First is the irrationality, or Charles Mackay calls it, “the madness of crowds”. As we’ve just heard: “Most of the people did not even know why they were there.” That is why crowds can be so wrong and so dangerous. Certainly the crowds were so wrong and dangerous when Hitler came to power in the 1930s. And that ties in, secondly, with crowds being so easily manipulated by clever people like Demetrius (and Hitler). Today they are often manipulated by clever people in the media.

A week or so ago, following the Church of England Bishops’ statement against same sex marriage, immediately the London Evening Standard and then The Times reported that 70% of the population supports redefining marriage. This, it was said, was on the basis of a “new” poll. But it was not true as it was an old poll from November last year. There was a later poll from February of this year. This was after the Coalition for Marriage had begun to explain the issues. It found 70% against redefining marriage.

When I wrote to The Times this past week to correct their misleading report, the editor chose not to publish my short letter. That means up to 400,000 people (its current readership) may well have been misled. Yes, crowds can act against reason. And sometimes it is because of being manipulated by people like Demetrius, or the modern media.

The second thing to notice about crowds is that they obviously call for prudence. Paul acted prudently in not going into the theatre, even when he gallantly wanted to support his colleagues Gaius and Aristarchus. The other Christians did not want to see him lynched, nor did some of the local officials who had befriended Paul. They (verse 31) “sent him a message begging him not to venture into the theatre.” As the great Puritan commentator Matthew Henry puts it:

“keep out of the way of danger as long as [you] can, without going out of the way of duty.”

Thirdly, notice that when crowds or groups are attacking people for standing up for Christ, it will sometimes be other “religionists” (you thought better of), who cause you problems. They distance themselves from you, so you should look bad, while they look good. Here was Alexander a Jew trying to speak to the crowds, seemingly to distance himself from the Christians. Happily he didn’t succeed.

So crowds can be unreasonable, they call for prudence, but beware of people like Alexander.

That brings us to our third and final heading THE VALUE OF GOVERNMENT

Often when you are opposed as a Christian, you will find support from some unlikely quarters. Look at verse 35 and following:

The city clerk quieted the crowd and said: ‘Men of Ephesus, doesn't all the world know that the city of Ephesus is the guardian of the temple of the great Artemis and of her image, which fell from heaven? Therefore, since these facts are undeniable, you ought to be quiet and not do anything rash. You have brought these men here, though they have neither robbed temples nor blasphemed our goddess. If, then, Demetrius and his fellow craftsmen have a grievance against anybody, the courts are open and there are proconsuls. They can press charges. If there is anything further you want to bring up, it must be settled in a legal assembly. As it is, we are in danger of being charged with rioting because of today's events. In that case we would not be able to account for this commotion, since there is no reason for it.’ After he had said this, he dismissed the assembly. (v35-41)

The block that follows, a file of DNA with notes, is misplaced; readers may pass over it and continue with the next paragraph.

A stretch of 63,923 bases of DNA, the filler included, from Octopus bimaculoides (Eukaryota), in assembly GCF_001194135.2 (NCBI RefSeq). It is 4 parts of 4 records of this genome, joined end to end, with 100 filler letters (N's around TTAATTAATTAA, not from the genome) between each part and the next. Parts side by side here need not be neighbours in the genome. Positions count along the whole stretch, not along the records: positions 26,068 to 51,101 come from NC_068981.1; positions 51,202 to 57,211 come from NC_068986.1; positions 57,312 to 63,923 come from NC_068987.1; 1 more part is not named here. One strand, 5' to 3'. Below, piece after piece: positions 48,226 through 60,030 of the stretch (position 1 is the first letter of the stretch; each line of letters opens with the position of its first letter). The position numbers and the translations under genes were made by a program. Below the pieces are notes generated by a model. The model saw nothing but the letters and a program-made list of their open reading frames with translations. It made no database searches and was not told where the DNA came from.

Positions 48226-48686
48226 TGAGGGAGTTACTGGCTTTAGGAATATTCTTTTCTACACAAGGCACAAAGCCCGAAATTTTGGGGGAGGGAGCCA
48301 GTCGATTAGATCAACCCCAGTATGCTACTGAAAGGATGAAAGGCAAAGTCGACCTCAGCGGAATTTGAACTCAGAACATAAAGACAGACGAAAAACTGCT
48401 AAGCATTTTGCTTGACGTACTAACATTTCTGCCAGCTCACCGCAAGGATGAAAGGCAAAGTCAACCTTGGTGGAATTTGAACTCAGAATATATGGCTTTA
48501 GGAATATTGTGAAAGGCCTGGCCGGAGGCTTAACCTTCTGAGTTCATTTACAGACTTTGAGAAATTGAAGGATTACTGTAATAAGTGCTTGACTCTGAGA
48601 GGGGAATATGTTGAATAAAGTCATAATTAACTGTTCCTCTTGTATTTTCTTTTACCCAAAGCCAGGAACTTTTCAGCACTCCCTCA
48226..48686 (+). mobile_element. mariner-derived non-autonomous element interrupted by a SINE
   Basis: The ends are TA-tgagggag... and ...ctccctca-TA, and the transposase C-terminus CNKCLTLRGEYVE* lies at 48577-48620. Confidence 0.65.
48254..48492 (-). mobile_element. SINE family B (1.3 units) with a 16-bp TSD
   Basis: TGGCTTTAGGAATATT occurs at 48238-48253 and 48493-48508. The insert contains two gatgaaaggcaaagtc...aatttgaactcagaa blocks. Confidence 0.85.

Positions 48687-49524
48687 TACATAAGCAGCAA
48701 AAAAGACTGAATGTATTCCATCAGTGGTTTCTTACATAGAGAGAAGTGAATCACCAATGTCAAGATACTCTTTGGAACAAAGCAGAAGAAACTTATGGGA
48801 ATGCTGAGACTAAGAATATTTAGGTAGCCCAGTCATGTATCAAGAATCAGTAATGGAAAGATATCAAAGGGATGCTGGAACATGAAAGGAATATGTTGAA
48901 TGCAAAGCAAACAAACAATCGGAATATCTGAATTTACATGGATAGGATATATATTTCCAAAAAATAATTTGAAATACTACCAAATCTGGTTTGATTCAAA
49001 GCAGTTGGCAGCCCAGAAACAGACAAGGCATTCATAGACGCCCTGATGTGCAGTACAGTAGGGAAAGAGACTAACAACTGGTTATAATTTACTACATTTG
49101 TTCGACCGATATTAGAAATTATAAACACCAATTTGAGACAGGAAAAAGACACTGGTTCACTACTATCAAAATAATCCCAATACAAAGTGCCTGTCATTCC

When life is hard and even dangerous, remember that God is on the throne. Nothing happens without his permission. And he can use even bad rulers for his purposes.

When Paul wrote about thanking God for national rulers (1 Tim 2v1), Nero was emperor of Rome. At least he brought some order. Our missionaries in the Sudan had some protection from the authorities. In Romans 13 Paul called rulers God’s ministers for reward and punishment in this life. So here Paul could certainly thank God for this “city clerk”.

He was a locally appointed Ephesian politician with religious responsibilities and the man in charge of the city assembly. A pagan himself, he nevertheless wanted to be fair to Paul and his colleagues. And this city clerk starts off by reminding the Crowd that these Christians had done nothing that was obviously wrong:

“They have neither robbed temples nor blasphemed our goddess” (v 37).

You see, ancient temples were used as places to keep deposits. They were like banks. So some people did try to rob them. But the Christians were not such people.

Nor did Paul blaspheme Artemis. In that Paul is a great example for interfaith relations today. He showed great respect for the sensitivity of the people who worshipped Artemis. But he also taught the truth that idols were “no gods at all”, without directly insulting Artemis. How important it is to speak the truth, but in love. I must conclude.

In these verses Luke has been showing for the Roman world of his day that it is not Christians who are unreasonable but their opponents. Surely that also needs to be communicated today – reason is with Christians not their opponents. But then Luke is once again showing that if you are going to see people converted to Christ and the church grow, others will not like it and you will be opposed, sometimes quite ruthlessly.

However, at the same time Luke shows that God is still in control. And he works to protect his own and to ensure that the good news of Jesus Christ (crucified, risen and reigning) will get out into all the world by using government officials when necessary. So trust him.